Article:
Clutch – Firebirds! (From ‘Psychic Warware’)

There’s not a real lot to say here. When Clutch is on fire, they’re on fire! They’re one of the few bands out there that can deliver classic guitar driven hard rock without sounding like it’s been done before (Even if everything has been done under the sun!). Another great album from the band, and ‘Firebirds!’ is a good indication of what’s offered throughout.

Bill Ward – Ashes (From ‘Accountable Beasts’)

Bill Ward has always been somewhat left of centre on the musical scale, and ‘Accountable Beasts’ is no exception. Quite experimental and different from what Black Sabbath fans would expect, I have grown to love all of Ward’s sole releases, including his latest effort. ‘Ashes’ is the most aggressive and metallic anything Ward has ever released, and just one of my favourites on the new album, even if the production and mix are a bit off putting.

Soto – The Fall (From ‘Inside The Vertigo’)

Jeff Scott Soto is quite the chameleon, with his vast resume covering everything from pop/rock, progressive rock, power metal and everything in-between. His latest project (Simply titled Soto) is more along the lines of hard rock with a modern edge, and it’s a rocker. ‘The Fall’ is a good taste of what this outfit has to offer, with plenty of guitar riffs, powerful vocals (Of course) and lots of modern groove.

Tremonti – Arm Yourself (From ‘Cauterize’)

Mark Tremonti has certainly been working around the clock, with barely a moment spared between releases from Alter Bridge and his own solo efforts. Not unlike 2012’s ‘All I Was’, ‘Cauterize’ is an album of tracks that are primarily guitar driven and rock hard. Although there no huge leap of sound from his first album and this new one, tracks such as ‘Arm Yourself’ do stand out enough to overlook any real disappointment.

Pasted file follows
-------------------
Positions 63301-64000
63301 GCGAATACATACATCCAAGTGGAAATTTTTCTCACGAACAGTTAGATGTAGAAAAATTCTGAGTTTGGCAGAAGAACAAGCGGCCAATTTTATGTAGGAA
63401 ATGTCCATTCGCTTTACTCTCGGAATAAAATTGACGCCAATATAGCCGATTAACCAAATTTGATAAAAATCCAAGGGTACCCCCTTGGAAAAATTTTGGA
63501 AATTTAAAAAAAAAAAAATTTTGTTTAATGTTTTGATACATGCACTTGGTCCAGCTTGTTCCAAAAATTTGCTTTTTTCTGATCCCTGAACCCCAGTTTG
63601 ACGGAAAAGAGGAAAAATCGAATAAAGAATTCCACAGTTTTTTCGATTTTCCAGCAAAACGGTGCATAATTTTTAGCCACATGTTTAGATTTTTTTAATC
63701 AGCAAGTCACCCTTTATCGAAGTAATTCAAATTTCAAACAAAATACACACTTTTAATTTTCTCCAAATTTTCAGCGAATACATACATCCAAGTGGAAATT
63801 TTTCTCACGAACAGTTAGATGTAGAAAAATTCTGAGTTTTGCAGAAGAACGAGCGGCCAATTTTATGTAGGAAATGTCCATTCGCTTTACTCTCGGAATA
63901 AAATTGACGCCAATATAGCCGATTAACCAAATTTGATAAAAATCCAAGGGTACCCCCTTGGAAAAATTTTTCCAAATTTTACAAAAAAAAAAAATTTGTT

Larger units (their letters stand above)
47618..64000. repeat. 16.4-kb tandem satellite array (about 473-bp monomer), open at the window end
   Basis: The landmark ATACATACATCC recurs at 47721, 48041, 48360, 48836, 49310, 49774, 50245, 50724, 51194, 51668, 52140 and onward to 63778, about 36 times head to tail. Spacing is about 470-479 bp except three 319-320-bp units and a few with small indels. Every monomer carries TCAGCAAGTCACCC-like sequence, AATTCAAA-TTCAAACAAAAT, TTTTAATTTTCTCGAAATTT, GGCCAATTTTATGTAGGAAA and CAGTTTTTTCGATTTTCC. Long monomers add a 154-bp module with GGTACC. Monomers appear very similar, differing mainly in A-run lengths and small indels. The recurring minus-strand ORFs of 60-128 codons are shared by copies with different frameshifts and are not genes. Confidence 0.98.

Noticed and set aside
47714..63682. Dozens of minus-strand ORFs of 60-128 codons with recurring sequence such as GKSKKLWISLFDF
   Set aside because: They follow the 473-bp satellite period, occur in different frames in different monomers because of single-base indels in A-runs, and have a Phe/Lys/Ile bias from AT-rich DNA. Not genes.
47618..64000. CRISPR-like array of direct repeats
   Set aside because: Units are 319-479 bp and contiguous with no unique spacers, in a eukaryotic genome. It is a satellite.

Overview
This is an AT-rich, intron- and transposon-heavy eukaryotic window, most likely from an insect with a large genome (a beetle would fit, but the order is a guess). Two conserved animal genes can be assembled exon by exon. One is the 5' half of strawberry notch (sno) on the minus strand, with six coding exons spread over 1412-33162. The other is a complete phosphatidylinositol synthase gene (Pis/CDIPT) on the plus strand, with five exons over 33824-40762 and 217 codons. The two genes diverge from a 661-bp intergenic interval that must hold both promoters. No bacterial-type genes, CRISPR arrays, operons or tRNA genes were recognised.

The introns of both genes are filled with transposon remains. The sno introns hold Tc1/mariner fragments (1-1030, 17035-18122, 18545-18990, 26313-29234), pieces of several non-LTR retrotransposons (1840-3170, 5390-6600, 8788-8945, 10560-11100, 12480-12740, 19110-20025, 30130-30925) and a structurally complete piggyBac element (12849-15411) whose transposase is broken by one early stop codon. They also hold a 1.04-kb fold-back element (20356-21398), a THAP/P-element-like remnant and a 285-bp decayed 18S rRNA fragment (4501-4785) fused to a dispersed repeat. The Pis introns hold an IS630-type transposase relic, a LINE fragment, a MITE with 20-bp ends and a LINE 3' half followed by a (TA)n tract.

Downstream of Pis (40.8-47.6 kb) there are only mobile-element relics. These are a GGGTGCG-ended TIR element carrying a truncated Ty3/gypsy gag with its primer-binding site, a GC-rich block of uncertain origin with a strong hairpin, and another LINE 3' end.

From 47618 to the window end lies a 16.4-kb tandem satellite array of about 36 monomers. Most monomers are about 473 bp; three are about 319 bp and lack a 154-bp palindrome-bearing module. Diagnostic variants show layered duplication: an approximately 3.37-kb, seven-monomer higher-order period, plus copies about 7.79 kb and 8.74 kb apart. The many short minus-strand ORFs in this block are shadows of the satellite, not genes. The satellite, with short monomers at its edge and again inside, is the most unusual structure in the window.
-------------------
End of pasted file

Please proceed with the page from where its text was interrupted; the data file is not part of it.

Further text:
Queensrÿche – Hellfire (From ‘Condition Hüman’)

I had high hopes for the new Queensrÿche album, but while it’s a good album, it doesn’t quite eclipse their self-titled release from a couple of years ago (Except on the production side of things). But that’s not to say that it doesn’t have its great moments. ‘Hellfire’ is an absolute throwback to the band’s glory days (1984 through to 1994), but with a distinct lean towards the future in places. Great vocals from Todd La Torre, some nice lead breaks and a catchy chorus cleverly masking the dark undertones in the verses, all of which sounds like classic Queensrÿche.

Steven Wilson – ‘Happy Returns’ (From ‘Hand. Cannot. Erase.’)

I love Steven Wilson, but for some reason, I found his latest effort a bit of a struggle to fully enjoy from start to finish. Maybe it’s just me and where my head has been at (Or isn’t?) whenever I go to listen to the album. But either way, I can still find a lot of favourite moments on the album, and its songs like ‘Happy Returns’ where Wilson really shows what he’s capable of. All of Wilson’s trademarks are here - Beautiful melodies, haunting lyrics and some truly outstanding guitar work. In short – Genius!